If a shady, unlicensed lender is only too eager to grant you a loan, it may just be too good to be true. These lenders prey on desperate people in tough economic times. Getting a loan in this economy isn’t easy, but it’s important not to let your guard down, even if (and especially if) you are going through a financial crisis.
Who do predatory lenders target?
According to the Center for Responsible Lending, target consumers for these predatory lenders are people who are in no position to make the loan repayments. People who are not well educated, have poor credit histories, are advanced in years, and other low-income consumers are considered easy prey for these lenders.
The loans offered by these lenders are very expensive as they carry exorbitant interest rates. They are generally open-ended loans such as payday loans, title loans and secured loans like sub-prime mortgages. However, in recent years, unscrupulous lenders have been offering many more types of loans; all the more reason to beware of this practice.
How to avoid falling prey to a predatory lender
First of all, never rush into the loan origination process. Being in a hurry makes you vulnerable, and if the lender senses you are in a rush, they will only increase the pressure and make the loan terms less favourable.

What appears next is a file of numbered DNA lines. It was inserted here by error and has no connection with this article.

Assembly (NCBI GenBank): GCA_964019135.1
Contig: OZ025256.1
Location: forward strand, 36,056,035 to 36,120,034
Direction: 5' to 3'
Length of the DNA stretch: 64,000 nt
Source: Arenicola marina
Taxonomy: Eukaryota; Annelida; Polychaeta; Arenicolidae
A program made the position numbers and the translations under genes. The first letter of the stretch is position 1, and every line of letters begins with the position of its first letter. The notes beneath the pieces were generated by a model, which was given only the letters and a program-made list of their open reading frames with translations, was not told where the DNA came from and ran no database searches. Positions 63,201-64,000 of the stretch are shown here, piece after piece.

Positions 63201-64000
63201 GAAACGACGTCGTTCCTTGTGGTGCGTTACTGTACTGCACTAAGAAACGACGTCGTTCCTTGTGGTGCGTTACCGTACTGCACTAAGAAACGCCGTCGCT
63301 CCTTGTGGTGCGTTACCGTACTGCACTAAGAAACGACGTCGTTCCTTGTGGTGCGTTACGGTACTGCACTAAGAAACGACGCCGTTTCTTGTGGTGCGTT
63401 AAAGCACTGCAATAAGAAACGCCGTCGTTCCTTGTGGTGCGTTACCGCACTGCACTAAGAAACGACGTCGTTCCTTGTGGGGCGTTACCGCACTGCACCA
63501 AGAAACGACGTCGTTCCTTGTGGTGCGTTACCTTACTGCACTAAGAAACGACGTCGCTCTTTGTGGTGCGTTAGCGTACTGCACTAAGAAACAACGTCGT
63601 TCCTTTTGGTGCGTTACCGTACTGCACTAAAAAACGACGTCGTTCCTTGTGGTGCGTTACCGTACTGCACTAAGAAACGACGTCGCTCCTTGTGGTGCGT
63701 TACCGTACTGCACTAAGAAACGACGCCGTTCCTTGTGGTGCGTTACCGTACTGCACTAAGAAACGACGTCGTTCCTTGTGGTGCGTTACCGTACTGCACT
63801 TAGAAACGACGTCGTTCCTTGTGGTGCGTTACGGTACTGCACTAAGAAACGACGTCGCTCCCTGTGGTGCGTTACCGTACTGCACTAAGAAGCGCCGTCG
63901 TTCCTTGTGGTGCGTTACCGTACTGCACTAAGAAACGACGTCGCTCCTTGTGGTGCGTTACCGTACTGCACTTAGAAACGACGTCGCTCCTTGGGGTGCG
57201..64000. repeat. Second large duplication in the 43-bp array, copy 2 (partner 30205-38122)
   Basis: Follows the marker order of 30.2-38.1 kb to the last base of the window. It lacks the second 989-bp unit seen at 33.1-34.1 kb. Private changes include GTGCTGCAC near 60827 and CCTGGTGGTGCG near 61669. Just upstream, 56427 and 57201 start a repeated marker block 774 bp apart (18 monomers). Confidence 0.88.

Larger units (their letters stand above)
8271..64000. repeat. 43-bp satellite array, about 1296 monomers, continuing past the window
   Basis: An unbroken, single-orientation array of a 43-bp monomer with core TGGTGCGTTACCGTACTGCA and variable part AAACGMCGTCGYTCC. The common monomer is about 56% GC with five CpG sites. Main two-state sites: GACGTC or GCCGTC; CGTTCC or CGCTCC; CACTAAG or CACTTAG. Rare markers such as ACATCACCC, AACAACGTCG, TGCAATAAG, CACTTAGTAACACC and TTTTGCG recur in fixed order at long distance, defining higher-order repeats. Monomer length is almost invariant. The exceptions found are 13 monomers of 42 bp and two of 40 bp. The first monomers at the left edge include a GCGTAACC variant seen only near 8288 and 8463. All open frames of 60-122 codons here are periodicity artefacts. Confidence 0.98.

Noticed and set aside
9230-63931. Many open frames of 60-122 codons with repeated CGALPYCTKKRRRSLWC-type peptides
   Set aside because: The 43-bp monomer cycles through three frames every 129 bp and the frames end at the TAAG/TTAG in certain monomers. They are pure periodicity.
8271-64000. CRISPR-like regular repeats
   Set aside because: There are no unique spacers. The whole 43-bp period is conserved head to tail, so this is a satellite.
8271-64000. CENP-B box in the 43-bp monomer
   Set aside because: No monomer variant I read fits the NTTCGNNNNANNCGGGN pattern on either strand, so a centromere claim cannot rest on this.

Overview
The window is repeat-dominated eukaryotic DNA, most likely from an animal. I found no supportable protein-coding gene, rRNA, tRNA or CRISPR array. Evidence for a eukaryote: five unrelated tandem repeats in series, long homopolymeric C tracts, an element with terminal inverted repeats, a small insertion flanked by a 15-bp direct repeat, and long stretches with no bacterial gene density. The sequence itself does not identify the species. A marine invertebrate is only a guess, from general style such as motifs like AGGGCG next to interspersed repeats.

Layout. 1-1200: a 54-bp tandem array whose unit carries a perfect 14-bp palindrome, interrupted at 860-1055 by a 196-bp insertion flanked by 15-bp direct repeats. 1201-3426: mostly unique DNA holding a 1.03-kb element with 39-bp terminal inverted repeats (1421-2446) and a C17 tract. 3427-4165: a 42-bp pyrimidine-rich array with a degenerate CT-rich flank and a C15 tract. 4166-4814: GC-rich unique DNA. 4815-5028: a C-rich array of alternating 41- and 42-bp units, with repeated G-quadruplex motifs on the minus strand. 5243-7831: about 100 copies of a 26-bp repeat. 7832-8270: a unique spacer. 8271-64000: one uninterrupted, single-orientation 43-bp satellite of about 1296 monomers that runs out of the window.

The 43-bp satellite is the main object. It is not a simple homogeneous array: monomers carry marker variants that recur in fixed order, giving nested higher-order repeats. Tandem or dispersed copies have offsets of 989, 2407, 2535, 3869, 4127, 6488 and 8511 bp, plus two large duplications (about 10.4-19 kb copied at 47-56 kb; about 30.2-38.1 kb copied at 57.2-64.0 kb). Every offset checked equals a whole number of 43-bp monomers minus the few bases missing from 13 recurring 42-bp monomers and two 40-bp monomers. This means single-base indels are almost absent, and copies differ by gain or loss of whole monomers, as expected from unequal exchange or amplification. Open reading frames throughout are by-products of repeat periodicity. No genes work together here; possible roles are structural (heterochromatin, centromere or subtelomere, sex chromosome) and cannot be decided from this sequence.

Here is a list questions to review before taking out a loan from any lender:
- What will the actual cost of the loan be after calculating the interest rate, loan origination fees, prepaid interest, and any other upfront or hidden fees?
- What is the loan’s maturity period. i.e., the loan repayment period? Is it six months, ten years, thirty years, more?
- At the time of resetting the loan, what will be the fresh repayment structure?
- When will the rate of interest on the loan be revised?
- Am I financially capable enough of paying back the loan as agreed?
- Is there any kind of penalty for late or delinquent payments?
- Will the interest rate on the loan increase if payments are late?
What recourse do you have if you find yourself locked into a predatory loan?
If you suspect you’ve been victimized by a predatory lender, there are some remedial steps that you can take. First and foremost, if you are in the US you can file a complaint with the country’s consumer watchdog, the Consumer Financial Protection Bureau (CFPB). However, auto dealers are exempt from the jurisdiction of the Bureau. In addition, you can inform your state’s attorney general of your experience. And instead of taking out a loan, you can explore alternatives such as payday loan consolidation, debt settlement, or credit counseling. There are many ways you can resolve financial difficulties without going bankrupt. Keep track of the way you spend your money and follow a stringent budget, especially if you are struggling to repay your loans.
Andy Raybuck is a Professional Financial writer associated with Debt Consolidation Care, who has expertise in dealing with financial issues. He tries to impart to people the different situations and simple solutions to get out of difficult situations by contributing financial write-ups to websites and blogs so that he can help people who are struggling with financial worries.